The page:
police“You know your rights? eh we’ll show you your rights”

The recent shooting of singer-rapper Khuli Chana  allegedly  by South African police in a case of mistaken identity on Monday, reminded me of an incident in my life I would rather forget. One I  do not often speak of  because it left me feeling completely powerless.  What triggered the memory of my brief run in with the police was the part in the story where police where waiting at a garage/filling station in Midrand, and the police tried unsuccessfully to flag the rapper down, and  then shot him accidentally. That part made me feel grateful to be alive.

Years ago,  a four  friends and I were driving home in the early hours of Saturday morning when we decided to stop at a local garage (petrol filling station)to get some snacks. I waited in the car listening to music while the rest of them went inside the convenient store to make purchases.  Suddenly, alone in the car, I was surrounded by police who demanded my driver’s license, which on that night I had unfortunately  forgotten at home, a fact i didn’t know until that moment when they asked for it.  They proceeded to search my car and decided to arrest me. At which point I didn’t protest, or fight verbally or physically.  However when my friends saw the police  leading me to the back of the van, they protested demanding to know why the police were arresting me. The police lost their temper and violently threw all of them  at the back of the van, while I let in front. They drove around with us for a while and eventually dropped us off at a local police station where were to spend the night.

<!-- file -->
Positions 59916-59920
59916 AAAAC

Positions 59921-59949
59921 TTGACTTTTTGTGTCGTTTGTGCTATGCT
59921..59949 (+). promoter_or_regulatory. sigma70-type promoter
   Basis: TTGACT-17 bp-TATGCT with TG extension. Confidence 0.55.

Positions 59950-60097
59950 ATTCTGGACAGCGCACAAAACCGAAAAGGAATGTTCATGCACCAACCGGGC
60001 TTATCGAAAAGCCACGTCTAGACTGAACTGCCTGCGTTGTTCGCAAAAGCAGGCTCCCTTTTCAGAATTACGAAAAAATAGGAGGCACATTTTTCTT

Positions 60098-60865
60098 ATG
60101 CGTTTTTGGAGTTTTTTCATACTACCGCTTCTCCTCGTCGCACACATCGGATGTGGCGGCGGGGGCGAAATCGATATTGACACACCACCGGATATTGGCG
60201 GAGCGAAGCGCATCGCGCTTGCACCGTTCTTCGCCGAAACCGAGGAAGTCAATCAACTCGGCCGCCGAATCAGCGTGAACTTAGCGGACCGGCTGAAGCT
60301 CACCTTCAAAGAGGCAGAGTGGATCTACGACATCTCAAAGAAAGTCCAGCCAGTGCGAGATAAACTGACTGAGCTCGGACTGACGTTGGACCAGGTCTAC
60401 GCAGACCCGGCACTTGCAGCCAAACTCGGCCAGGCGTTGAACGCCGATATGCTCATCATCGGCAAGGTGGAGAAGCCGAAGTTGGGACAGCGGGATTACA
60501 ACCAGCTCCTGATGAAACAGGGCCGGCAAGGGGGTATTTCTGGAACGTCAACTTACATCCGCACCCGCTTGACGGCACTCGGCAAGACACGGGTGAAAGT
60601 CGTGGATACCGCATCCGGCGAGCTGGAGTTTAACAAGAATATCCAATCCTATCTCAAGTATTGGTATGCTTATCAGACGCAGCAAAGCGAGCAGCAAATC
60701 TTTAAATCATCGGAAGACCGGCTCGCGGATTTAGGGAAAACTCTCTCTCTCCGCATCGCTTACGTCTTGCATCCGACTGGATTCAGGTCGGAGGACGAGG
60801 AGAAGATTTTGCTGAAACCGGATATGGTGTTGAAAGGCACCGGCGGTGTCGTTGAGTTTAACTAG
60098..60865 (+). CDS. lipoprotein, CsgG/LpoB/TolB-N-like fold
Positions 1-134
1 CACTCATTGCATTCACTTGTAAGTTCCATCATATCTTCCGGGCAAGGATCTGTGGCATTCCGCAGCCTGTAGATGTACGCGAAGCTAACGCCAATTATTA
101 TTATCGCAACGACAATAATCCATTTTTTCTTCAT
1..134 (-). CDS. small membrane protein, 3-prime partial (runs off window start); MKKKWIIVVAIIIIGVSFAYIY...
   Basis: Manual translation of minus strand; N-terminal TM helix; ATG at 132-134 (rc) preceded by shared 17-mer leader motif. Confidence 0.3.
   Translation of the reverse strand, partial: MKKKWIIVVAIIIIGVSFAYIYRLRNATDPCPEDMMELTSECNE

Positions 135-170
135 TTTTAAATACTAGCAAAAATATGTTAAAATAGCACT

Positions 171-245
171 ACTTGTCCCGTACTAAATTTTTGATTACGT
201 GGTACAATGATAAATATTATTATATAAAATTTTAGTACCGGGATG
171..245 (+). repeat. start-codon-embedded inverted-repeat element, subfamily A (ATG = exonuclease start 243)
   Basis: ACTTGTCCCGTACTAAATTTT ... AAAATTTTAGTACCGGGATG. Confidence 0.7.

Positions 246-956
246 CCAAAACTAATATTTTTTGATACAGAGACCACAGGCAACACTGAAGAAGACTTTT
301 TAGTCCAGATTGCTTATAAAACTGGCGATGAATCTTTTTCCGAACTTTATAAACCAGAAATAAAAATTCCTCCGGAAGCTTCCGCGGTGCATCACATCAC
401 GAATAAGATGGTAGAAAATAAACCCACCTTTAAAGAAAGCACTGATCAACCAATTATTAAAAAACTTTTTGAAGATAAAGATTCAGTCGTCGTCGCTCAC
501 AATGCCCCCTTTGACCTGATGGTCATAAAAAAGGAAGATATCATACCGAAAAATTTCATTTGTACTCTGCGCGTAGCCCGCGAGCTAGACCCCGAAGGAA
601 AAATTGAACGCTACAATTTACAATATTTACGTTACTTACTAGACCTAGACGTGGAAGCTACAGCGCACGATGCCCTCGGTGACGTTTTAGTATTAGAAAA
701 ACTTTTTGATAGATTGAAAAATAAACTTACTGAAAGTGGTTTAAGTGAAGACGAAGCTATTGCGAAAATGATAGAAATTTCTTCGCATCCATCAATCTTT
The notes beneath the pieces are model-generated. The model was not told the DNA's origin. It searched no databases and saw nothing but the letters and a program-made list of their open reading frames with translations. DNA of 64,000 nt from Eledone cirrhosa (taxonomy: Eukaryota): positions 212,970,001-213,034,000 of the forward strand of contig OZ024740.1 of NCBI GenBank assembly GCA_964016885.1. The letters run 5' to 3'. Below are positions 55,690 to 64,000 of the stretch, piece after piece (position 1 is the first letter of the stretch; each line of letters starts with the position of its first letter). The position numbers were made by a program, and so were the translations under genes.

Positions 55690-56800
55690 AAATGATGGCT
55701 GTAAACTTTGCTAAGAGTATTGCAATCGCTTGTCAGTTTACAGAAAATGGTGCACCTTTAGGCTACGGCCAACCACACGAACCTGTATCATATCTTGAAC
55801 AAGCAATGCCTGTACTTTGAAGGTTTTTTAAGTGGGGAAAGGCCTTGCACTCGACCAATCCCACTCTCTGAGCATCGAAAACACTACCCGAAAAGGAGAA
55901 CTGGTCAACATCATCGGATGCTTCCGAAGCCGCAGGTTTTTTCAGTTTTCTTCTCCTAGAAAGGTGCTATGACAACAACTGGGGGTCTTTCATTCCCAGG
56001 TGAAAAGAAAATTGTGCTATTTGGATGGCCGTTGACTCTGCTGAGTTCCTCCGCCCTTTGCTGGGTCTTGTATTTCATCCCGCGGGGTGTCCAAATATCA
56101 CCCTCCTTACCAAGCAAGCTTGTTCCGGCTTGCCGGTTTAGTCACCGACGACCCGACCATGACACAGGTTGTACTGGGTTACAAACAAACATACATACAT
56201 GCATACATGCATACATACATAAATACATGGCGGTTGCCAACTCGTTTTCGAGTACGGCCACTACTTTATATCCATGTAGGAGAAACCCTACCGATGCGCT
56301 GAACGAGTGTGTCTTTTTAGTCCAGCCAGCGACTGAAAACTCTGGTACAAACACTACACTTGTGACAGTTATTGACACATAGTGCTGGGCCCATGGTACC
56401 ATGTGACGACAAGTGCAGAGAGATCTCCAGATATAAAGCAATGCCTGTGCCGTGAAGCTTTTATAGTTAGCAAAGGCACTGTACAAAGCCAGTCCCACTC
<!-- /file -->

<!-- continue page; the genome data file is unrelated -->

The police women who searched us were  more than  liberal in their handling of our private regions for lack of a better euphemism during the search all while saying repeatedly: You know your rights eh? you know your rights? We’ll show you your rights, keep talking and we’ll show you rights eh Sargent?”  they said to much laughter.

One of our friends,  a man, was beaten by police right in front of us for no-reason, some cops periodically jumped on the counter-tables aggressively growling at us in intimidation.  A scene which would have been comical under any other circumstances. After they were satisfied with our silence, they locked us up and we were released the next morning.  I however,  the driver of the car, had to appear in court the next Monday morning and was more than surprised at the police’s version of events.

‘I was driving fast during the night”

“They tried to flag me down and I failed to stop.  A chase ensued”

None of what they said was true. Even the truth of my lack of a driver’s license was omitted in their statement . There was never a “chase” especially since they were in unmarked cars. But it was my word against theirs in court. My friends had all but ‘disappeared”.